Carolyn Westbrook is a designer known for her love of French interiors and in her book Through the French Door, she shares her romance with beautiful and inspiring interiors, and invites us into some beautiful homes, including her own. Photography by Keith Scott Morgan.
French country living, as exemplified here, is all about relaxing in time-worn comfort. Everything in the room has been very carefully chosen, which takes years of collecting the right ingredients. Beautiful pieces of furniture in the living area have been arranged in a way that is inviting and comfortable. There is no hint of pretension or stuffiness, which is what I love about this style of decoration.
On entering the room, you simply want to head straight for the couch and plop yourself down, to be enveloped by the down-filled pillows. If the couch is already taken, there is plenty of alternative seating to be had. The windows, too, are welcoming, dressed up with elegant drapes in warm neutral hues, while the lighting, soft and balanced, has been designed to perfection.
The French country living style prevails in the living room, where an inviting fireplace anchors the space and beckons all to gather. The soaring ceilings expand the size of the room, but it remains cozy with all the interesting and comfortable surroundings. Lighting sets the tone of any room. Overhead lighting alone makes a room appear cold and uninviting. Atmosphere and warmth are created here through pretty table lamps in a range of sizes, scattered around the room – the prettier they are, the better.
With my layered style of living, the throw or eiderdown is ever present. It not only brings in more pattern and texture, but softens a room when thrown over a couch or chair, creating a partnership of comfort and beauty.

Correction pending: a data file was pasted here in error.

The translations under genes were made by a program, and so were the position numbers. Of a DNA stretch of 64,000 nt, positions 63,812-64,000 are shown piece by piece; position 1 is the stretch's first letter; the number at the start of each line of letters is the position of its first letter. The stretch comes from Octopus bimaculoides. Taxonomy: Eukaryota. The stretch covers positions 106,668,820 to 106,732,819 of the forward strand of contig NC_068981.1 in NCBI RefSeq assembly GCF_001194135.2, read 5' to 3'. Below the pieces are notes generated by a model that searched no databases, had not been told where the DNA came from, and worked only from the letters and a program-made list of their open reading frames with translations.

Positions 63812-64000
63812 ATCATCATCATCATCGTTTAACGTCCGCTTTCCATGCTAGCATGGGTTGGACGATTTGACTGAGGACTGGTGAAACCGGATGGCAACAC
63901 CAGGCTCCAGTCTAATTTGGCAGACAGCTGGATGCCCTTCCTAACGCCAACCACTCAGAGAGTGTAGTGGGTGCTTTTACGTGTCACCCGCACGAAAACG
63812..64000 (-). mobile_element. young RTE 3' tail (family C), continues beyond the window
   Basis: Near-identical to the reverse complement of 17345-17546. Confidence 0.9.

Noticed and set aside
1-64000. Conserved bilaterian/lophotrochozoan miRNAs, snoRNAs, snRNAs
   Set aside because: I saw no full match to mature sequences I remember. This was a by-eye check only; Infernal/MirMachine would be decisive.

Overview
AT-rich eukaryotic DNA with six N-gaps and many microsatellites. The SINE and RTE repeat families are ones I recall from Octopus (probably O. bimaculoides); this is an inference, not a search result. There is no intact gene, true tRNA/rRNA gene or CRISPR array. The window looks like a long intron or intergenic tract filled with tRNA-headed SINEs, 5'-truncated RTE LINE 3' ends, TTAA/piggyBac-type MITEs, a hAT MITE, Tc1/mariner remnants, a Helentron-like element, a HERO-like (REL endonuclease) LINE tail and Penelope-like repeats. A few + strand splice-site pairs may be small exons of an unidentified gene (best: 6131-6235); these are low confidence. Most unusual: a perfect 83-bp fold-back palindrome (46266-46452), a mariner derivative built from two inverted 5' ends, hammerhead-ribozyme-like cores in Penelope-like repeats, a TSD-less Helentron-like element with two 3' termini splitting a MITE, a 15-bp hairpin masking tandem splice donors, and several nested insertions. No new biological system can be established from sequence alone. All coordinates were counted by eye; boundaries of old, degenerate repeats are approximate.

In my last book, The French Inspired Home, I had a chapter focusing on French bleu. Blue is dramatic and can be portrayed in so many variations from cobalt blue to the palest French blue that is reminiscent of the Asiatic pheasant transferware that I collect. I seem to be attracted to them all.
A marvellous blue antique sink has been reborn into a little hallway powder room and placing it inside a marble-topped washstand turns an ordinary room into one that demands a second look. Meanwhile, in the dining room, my treasured collection of blue transferware forms part of a delightful blue and oatmeal collage with a pine buffet. The buffet had been waiting in our barn for 12 years for a place in our home. I have always loved pine and it suddenly struck me that it would look wonderful here and also provide much needed storage. The arched doors make it a striking piece, and its rich, warm colour shows off the transferware to perfection. It goes to show that if you have a piece that you love, never let it go. Take a step back and think about where it would work best in your home. This single piece has given a whole new look to a room badly in need of redecoration. It made me wonder why I hadn’t done it before but even designers become complacent about refreshing their homes. The bedroom here is simply and quietly gorgeous. The mahogany dresser grounds the room, while the blue print drapes add a sense of drama, at the same time softening the dark wood elements. A wonderful antique “puff” beckons one to snuggle up and have a contented nap.
One bedroom reminds one of coming home. It has a French country appeal with French ticking and red accents that make for a charming room. A chair is upholstered in antique French fabrics with the red embroidered laundry monograms. I learned while in France that the initials that are found on antique French textiles actually are to identify items when sent to the laundry – another great detail to be cherished and displayed years later.